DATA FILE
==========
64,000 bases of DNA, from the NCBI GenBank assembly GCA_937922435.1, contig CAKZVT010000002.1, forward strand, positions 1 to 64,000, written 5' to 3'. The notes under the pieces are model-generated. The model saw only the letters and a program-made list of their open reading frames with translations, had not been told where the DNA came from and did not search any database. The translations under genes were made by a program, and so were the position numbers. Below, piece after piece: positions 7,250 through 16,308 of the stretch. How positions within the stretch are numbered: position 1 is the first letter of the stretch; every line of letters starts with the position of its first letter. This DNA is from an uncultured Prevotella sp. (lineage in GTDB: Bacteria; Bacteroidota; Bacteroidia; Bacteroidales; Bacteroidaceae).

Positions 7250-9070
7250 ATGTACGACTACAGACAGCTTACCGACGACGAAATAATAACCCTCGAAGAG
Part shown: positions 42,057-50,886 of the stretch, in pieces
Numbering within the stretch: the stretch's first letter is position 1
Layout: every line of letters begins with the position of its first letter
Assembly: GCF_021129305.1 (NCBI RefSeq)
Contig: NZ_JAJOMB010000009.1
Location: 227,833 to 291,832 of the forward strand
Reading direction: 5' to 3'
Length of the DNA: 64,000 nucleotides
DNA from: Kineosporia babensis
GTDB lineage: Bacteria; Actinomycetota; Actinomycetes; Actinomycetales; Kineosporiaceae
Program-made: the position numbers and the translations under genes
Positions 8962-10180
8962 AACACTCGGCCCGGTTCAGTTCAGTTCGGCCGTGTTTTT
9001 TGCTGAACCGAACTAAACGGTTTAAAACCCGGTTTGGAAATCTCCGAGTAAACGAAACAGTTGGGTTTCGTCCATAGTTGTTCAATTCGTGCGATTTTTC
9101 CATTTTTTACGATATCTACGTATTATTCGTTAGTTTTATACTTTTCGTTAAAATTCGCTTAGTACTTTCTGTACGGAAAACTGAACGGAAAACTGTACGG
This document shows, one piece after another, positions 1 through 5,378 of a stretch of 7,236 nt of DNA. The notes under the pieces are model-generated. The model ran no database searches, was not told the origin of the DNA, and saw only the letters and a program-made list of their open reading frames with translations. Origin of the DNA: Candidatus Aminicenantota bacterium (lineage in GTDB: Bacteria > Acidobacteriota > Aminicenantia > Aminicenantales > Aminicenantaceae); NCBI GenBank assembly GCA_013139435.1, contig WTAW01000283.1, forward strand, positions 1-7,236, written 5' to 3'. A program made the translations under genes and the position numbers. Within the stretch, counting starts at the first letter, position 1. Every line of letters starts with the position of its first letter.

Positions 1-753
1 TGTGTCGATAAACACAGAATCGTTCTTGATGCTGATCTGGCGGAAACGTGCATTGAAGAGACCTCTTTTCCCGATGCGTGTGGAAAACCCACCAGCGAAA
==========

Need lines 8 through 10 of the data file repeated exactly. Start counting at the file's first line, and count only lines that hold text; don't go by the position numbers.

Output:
Contig: NZ_JAJOMB010000009.1
Location: 227,833 to 291,832 of the forward strand
Reading direction: 5' to 3'